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C H A P T E R   4 Forces and Newton's Laws of Motion : 

C H A P T E R   4 Forces and Newton's Laws of Motion

4.5 Newton's Third Law of Motion : 

4.5 Newton's Third Law of Motion

4.5 Newton's Third Law of Motion : 

4.5 Newton's Third Law of Motion

4.5 Newton's Third Law of Motion : 

4.5 Newton's Third Law of Motion Whenever one body exerts a force on a second body, the second body exerts an oppositely directed force of equal magnitude on the first body.

 Examples of Newton's 3rd Law : 

 Examples of Newton's 3rd Law

Example 4 : 

Example 4 Suppose that the mass of the spacecraft in Figure 4.7 is mS = 11 000 kg and that the mass of the astronaut is mA = 92 kg. In addition, assume that the astronaut exerts a force of P = +36 N on the spacecraft. Find the accelerations of the spacecraft and the astronaut.

Example 4 : 

Example 4 Astronauts use a tether to stay connected to the space capsule. Suppose that the mass of the spacecraft in Figure 4.7 is mS = 11 000 kg and that the mass of the astronaut is mA = 92 kg. In addition, assume that the astronaut exerts a force of P = +36 N on the spacecraft. Find the accelerations of the spacecraft and the astronaut.

Application of Newton's Third Law: 

Application of Newton's Third Law Some rental trailers include an automatic brake-actuating mechanism.

4.6 Types of Forces:: 

4.6 Types of Forces: In nature there are two general types of forces, fundamental and non-fundamental. Fundamental forces: Gravitational force Strong nuclear force Weak nuclear force-----| Electromagnetic force--!—Electroweak force Non-fundamental forces: Pushing, Pulling, Kicking, Grabbing, etc…. These are related to the electromagnetic force. They arise from the interactions between the electrically charged particles that comprise atoms and molecules.

Fundamental Forces: 

Fundamental Forces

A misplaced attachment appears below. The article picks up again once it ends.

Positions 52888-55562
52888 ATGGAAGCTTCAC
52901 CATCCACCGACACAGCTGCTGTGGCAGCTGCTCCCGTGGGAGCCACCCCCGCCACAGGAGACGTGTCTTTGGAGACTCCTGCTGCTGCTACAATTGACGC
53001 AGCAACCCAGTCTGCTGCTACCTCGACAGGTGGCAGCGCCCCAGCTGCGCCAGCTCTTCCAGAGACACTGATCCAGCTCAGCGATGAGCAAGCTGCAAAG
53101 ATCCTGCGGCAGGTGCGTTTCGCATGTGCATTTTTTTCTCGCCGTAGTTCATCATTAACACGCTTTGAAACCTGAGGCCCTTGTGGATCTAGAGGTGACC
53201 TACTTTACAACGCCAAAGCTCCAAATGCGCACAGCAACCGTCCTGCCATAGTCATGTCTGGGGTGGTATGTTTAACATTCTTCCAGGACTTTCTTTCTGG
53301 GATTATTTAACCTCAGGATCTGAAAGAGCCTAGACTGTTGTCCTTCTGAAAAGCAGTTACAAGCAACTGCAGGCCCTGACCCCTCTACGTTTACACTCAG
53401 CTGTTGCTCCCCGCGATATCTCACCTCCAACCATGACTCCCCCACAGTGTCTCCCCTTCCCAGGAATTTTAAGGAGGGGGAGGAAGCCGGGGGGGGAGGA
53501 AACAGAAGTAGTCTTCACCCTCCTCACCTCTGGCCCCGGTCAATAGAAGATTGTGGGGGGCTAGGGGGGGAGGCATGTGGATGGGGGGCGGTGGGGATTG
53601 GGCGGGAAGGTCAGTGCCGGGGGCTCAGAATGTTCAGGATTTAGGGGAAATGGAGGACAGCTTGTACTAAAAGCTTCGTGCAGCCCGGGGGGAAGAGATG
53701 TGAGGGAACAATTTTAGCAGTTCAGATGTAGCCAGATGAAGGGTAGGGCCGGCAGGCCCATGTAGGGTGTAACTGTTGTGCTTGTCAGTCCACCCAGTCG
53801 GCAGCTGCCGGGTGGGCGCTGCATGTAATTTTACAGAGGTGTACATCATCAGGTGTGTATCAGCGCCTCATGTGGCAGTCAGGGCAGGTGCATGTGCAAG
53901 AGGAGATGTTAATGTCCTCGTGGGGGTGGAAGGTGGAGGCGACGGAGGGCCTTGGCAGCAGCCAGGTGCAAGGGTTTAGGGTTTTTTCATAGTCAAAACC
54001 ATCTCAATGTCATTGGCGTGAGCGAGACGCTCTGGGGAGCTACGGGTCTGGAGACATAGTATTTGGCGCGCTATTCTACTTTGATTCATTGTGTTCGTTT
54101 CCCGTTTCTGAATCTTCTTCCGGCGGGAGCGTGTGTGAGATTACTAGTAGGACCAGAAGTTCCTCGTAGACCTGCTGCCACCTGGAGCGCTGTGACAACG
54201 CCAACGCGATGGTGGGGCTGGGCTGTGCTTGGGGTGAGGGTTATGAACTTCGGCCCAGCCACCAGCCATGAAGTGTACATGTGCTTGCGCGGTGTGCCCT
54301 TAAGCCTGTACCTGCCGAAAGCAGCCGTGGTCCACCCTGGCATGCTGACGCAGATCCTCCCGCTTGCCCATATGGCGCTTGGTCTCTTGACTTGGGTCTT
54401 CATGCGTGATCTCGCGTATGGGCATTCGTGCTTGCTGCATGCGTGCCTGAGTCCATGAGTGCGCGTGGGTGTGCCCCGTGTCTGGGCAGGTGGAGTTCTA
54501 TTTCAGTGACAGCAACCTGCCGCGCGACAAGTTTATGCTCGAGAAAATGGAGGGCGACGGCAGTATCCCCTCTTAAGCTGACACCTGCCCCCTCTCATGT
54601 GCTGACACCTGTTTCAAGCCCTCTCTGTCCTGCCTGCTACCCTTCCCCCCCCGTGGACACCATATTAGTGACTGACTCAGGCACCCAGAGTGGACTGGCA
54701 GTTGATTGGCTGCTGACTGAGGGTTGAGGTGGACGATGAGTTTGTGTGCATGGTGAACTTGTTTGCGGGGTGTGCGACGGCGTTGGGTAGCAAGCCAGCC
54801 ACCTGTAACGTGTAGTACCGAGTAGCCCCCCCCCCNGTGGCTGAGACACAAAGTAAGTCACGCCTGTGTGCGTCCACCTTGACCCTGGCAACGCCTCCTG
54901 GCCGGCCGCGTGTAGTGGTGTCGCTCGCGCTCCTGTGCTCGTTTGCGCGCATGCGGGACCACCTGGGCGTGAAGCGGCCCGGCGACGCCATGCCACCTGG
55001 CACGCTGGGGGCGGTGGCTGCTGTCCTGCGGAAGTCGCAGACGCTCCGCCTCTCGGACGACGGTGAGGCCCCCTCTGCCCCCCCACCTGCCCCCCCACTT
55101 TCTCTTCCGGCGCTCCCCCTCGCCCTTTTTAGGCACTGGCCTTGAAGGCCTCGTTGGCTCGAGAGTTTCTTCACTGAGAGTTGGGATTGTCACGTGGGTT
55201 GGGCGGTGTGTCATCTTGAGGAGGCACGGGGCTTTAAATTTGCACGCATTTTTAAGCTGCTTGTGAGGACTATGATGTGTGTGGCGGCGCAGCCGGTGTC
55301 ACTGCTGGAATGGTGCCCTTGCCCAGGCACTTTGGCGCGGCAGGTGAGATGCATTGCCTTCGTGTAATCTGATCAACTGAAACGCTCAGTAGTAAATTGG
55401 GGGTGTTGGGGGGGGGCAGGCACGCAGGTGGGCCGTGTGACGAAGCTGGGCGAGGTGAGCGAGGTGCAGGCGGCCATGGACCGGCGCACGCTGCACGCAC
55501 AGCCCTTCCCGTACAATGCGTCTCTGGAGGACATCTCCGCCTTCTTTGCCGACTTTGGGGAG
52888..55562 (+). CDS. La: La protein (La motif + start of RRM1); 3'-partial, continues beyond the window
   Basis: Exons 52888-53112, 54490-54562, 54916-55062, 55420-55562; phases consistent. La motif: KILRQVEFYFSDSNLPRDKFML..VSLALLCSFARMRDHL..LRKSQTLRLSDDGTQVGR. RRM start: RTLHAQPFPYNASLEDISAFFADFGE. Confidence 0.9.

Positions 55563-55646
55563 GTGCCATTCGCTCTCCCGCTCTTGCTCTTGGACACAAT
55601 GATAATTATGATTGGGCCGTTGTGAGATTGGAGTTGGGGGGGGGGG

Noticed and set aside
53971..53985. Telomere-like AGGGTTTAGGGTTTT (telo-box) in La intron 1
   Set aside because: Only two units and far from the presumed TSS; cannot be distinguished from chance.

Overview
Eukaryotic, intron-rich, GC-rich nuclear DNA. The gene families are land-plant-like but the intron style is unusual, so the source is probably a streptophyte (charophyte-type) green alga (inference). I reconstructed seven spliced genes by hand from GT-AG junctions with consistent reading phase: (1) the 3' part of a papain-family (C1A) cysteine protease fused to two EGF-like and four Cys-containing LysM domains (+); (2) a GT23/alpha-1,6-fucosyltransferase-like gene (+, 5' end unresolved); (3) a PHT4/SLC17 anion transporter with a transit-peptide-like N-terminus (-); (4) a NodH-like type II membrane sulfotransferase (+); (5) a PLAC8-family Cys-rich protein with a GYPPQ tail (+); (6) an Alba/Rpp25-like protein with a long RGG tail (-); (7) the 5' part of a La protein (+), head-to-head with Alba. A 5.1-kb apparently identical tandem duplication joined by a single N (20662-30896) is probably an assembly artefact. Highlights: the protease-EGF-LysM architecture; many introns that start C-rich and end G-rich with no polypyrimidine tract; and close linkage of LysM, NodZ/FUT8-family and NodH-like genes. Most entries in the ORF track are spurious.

Unification of Fundamental Forces: 

Unification of Fundamental Forces

Newton’s Law of Universal Gravitation: 

Newton’s Law of Universal Gravitation Every body in the universe attracts every other body with a force that is directly proportional to the product of the masses of the bodies and inversely proportional to the square of the distance between the bodies.

Newton’s Law of Universal Gravitation: 

Newton’s Law of Universal Gravitation Every body in the universe attracts every other body with a force that is directly proportional to the product of the masses of the bodies and inversely proportional to the square of the distance between the bodies.

Universal Gravitational Constant: 

Universal Gravitational Constant

Universal Gravitational Constant: 

Universal Gravitational Constant The proportionality constant, G is called the universal gravitational constant. Its value in the SI system of units is, G = 6.67  10-11N.m2/Kg2.

Universal Gravitational Constant: 

Universal Gravitational Constant The proportionality constant, G is called the universal gravitational constant. Its value in the SI system of units is, G = 6.67  10-11N.m2/Kg2. The law of gravitation is universal and very fundamental. It can be used to understand the motions of planets and moons, determine the surface gravity of planets, and the orbital motion of artificial satellites around the Earth.

Acceleration Due to Gravity: 

Acceleration Due to Gravity

Acceleration Due to Gravity: 

Acceleration Due to Gravity

Acceleration Due to Gravity: 

Acceleration Due to Gravity

Acceleration Due to Gravity: 

Acceleration Due to Gravity Calculate g for planet Earth at sea level.

Weight : 

Weight The weight of an object is the gravitational force that the planet exerts on the object. The weight always acts downward, toward the center of the planet. SI Unit of Weight: : newton (N) Weight = Mass x Gravity

The Hubble Space Telescope: 

The Hubble Space Telescope

Example 6: 

Example 6 The mass of the Hubble Space Telescope is 11 600 kg. Determine the weight of the telescope (a) when it was resting on the earth and (b) as it is in its orbit 598 km above the earth's surface.

4.8 The Normal Force: 

4.8 The Normal Force The normal force FN is one component of the force that a surface exerts on an object with which it is in contact, namely, the component that is perpendicular to the surface.

Normal Force Is Not Always Equal to the Weight: 

Normal Force Is Not Always Equal to the Weight

Elevator Ride: 

Elevator Ride What happens to your weight during an elevator ride?

Apparent Weight: 

Apparent Weight

Apparent Weight: 

Apparent Weight

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